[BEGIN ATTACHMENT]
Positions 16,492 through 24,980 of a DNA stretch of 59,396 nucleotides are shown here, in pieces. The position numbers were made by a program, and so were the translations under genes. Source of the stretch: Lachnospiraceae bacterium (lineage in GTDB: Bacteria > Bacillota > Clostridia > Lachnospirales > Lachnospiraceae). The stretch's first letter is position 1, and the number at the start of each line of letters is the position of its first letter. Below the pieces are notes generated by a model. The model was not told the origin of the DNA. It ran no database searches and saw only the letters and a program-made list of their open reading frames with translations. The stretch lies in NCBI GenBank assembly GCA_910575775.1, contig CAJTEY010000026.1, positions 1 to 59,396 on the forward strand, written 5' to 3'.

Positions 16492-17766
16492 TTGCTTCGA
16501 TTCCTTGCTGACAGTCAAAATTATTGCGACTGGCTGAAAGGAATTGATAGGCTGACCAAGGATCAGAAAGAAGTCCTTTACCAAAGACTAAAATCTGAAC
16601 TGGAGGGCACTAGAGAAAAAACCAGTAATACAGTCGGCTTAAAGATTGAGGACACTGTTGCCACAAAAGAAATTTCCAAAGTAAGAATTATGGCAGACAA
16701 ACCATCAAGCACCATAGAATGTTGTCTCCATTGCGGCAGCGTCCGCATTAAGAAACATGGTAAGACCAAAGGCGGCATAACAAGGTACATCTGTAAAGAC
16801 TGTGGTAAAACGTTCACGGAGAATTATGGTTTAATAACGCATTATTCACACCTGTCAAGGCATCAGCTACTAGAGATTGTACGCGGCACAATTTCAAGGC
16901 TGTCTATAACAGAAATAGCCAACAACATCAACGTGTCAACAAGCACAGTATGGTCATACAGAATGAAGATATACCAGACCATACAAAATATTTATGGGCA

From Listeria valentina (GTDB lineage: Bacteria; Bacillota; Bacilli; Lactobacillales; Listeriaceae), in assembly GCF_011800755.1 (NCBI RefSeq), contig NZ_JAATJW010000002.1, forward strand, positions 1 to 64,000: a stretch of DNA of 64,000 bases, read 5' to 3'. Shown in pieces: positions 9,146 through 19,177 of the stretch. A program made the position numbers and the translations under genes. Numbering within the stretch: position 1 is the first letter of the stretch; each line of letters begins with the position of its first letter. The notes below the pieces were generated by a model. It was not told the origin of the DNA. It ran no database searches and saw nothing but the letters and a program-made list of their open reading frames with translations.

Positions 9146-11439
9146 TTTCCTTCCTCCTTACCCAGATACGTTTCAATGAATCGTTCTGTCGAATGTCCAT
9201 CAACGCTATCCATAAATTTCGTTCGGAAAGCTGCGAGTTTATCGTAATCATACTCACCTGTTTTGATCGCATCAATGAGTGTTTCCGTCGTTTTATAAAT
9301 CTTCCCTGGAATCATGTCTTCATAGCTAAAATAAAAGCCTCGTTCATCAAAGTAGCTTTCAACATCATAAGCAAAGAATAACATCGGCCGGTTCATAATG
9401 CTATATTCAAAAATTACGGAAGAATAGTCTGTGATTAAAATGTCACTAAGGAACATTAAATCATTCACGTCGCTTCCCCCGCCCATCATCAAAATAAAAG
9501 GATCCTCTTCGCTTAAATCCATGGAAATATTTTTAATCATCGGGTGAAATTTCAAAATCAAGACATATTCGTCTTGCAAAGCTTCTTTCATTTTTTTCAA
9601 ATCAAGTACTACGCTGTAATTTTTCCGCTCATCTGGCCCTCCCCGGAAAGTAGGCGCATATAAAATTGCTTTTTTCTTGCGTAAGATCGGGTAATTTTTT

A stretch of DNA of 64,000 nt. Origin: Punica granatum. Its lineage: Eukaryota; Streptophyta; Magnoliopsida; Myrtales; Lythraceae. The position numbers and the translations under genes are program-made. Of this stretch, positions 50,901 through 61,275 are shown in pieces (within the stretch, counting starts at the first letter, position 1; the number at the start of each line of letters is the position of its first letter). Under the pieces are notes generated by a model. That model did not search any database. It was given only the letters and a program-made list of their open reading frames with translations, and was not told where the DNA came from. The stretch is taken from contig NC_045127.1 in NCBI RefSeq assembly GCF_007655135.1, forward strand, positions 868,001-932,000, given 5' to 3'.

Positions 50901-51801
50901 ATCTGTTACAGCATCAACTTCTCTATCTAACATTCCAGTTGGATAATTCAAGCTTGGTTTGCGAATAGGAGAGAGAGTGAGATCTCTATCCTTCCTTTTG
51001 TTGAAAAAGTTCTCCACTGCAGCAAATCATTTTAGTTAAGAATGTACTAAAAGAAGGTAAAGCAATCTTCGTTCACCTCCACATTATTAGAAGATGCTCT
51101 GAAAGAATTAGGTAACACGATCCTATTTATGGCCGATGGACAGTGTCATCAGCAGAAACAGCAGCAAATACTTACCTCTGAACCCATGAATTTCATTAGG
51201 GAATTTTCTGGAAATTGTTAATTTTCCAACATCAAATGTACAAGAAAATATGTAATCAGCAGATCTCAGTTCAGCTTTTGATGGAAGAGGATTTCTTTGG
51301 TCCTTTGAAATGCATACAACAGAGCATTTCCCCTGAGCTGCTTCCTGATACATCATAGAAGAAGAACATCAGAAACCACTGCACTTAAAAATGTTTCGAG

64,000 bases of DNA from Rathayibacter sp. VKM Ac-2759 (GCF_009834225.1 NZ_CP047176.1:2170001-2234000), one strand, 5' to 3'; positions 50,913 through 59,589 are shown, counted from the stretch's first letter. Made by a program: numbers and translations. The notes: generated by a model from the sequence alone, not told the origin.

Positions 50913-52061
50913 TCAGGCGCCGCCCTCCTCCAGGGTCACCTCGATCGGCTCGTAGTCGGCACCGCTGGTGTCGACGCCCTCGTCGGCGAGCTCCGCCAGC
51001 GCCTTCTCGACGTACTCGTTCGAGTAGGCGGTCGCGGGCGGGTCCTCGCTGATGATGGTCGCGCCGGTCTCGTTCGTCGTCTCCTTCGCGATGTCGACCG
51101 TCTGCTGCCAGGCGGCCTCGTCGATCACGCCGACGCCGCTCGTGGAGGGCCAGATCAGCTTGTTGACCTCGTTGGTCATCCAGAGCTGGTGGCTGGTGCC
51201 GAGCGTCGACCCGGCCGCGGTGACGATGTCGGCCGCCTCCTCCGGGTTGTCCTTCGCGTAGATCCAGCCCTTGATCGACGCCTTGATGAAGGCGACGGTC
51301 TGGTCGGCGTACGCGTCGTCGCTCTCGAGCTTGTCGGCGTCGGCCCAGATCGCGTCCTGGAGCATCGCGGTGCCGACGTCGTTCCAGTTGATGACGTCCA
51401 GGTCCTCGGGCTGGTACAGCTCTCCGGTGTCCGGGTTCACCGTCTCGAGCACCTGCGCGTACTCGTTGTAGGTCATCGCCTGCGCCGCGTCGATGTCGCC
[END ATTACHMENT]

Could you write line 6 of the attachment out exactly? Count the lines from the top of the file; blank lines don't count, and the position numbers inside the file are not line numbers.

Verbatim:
16701 ACCATCAAGCACCATAGAATGTTGTCTCCATTGCGGCAGCGTCCGCATTAAGAAACATGGTAAGACCAAAGGCGGCATAACAAGGTACATCTGTAAAGAC